8 May 2012 Strictly discordant quantum probes of the qubit depolarizing channel
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Quantum mutual information defined in terms of von Neumann entropy captures and quantifies all correlations, quantum and classical, between the two parts of a bipartite quantum system. Within this framework entanglement is the most distinguished type of quantum correlation, and a rich body of theory and experiment establishes that entanglement is a potent and fungible resource for quantum information processing broadly. Bipartite systems can exhibit quantum correlations beyond entanglement. Such non-classical states are called discordant in general and strictly discordant (or dissonant) when the quantum state is separable. We show that strict discord can increase the amount of information available from probing a quantum channel. We focus in this study on the qubit depolarizing channel, using quantum Fisher information to measure the information available about the channel depolarizing probability. We consider channel probes prepared, along with an ancilla, in a separable two-qubit Bell-diagonal state. We prove for Bell-diagonal probes of the qubit depolarizing channel that, in the absence of entanglement and controlling for marginal purity and degree of classical correlation, any increase in strict discord between the probe and ancilla yields an accompanying increase in available statistical information about the channel depolarizing probability.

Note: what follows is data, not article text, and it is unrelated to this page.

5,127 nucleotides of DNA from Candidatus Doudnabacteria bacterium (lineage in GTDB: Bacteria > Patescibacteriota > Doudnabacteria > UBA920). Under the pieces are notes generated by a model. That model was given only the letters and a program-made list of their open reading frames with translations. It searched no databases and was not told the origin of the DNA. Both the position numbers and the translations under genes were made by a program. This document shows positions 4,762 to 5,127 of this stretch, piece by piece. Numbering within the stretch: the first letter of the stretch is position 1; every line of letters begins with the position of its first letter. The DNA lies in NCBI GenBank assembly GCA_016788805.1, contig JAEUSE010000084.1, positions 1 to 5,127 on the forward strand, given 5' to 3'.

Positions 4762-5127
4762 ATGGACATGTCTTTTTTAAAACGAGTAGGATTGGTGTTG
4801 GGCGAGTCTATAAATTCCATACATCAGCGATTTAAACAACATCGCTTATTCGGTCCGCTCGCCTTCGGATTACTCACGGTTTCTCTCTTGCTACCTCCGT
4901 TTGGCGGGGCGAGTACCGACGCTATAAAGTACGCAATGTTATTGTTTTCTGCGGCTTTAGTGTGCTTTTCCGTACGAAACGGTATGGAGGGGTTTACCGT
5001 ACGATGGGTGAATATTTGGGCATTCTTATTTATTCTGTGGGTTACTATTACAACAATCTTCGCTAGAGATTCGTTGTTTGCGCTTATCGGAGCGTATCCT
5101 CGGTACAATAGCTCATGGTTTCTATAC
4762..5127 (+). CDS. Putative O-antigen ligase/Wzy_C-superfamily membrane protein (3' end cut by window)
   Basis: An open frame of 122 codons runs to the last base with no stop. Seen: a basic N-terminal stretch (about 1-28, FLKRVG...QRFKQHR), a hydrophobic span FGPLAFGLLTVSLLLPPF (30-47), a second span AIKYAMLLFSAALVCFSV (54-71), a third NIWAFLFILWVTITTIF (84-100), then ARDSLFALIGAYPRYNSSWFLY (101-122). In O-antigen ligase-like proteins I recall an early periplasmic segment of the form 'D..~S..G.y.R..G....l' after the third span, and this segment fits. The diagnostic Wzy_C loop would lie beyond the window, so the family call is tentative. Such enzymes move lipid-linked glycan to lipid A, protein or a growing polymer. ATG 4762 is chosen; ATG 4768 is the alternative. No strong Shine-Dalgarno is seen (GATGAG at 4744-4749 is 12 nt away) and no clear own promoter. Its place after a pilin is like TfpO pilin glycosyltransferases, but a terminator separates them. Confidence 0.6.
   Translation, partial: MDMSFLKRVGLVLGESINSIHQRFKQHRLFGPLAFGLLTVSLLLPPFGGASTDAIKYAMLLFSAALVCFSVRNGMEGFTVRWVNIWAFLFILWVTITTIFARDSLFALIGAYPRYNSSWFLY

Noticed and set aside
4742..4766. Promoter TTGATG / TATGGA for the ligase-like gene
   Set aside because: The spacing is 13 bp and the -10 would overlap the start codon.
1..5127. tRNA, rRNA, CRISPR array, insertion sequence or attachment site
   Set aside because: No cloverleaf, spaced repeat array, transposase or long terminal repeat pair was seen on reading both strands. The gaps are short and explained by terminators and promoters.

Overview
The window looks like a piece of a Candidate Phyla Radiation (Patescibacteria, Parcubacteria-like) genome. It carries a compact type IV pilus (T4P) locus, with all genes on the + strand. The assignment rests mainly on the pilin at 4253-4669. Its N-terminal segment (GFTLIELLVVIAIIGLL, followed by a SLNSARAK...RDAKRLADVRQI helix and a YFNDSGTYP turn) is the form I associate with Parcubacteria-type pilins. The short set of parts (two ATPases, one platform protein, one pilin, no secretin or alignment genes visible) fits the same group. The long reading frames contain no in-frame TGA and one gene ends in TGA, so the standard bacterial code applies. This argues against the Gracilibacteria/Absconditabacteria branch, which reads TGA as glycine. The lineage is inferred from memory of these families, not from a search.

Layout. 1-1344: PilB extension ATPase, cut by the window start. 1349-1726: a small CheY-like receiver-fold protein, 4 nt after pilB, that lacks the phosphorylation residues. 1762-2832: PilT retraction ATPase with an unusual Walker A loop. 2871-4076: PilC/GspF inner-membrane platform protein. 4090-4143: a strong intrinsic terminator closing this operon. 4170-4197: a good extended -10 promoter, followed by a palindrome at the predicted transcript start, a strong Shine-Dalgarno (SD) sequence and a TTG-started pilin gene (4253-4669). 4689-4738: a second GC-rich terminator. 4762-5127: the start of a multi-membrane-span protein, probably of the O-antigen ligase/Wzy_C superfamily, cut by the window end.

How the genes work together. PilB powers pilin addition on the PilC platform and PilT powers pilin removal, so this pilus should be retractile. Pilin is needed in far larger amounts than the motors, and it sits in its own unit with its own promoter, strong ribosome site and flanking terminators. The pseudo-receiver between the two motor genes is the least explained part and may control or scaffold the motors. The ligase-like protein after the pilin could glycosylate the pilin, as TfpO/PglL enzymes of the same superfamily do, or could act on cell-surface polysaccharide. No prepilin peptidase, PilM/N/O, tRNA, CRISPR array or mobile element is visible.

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Michael R. Frey, Michael R. Frey, Theodore J. Yoder, Theodore J. Yoder, } "Strictly discordant quantum probes of the qubit depolarizing channel", Proc. SPIE 8400, Quantum Information and Computation X, 84000R (8 May 2012); doi: 10.1117/12.918769; https://doi.org/10.1117/12.918769

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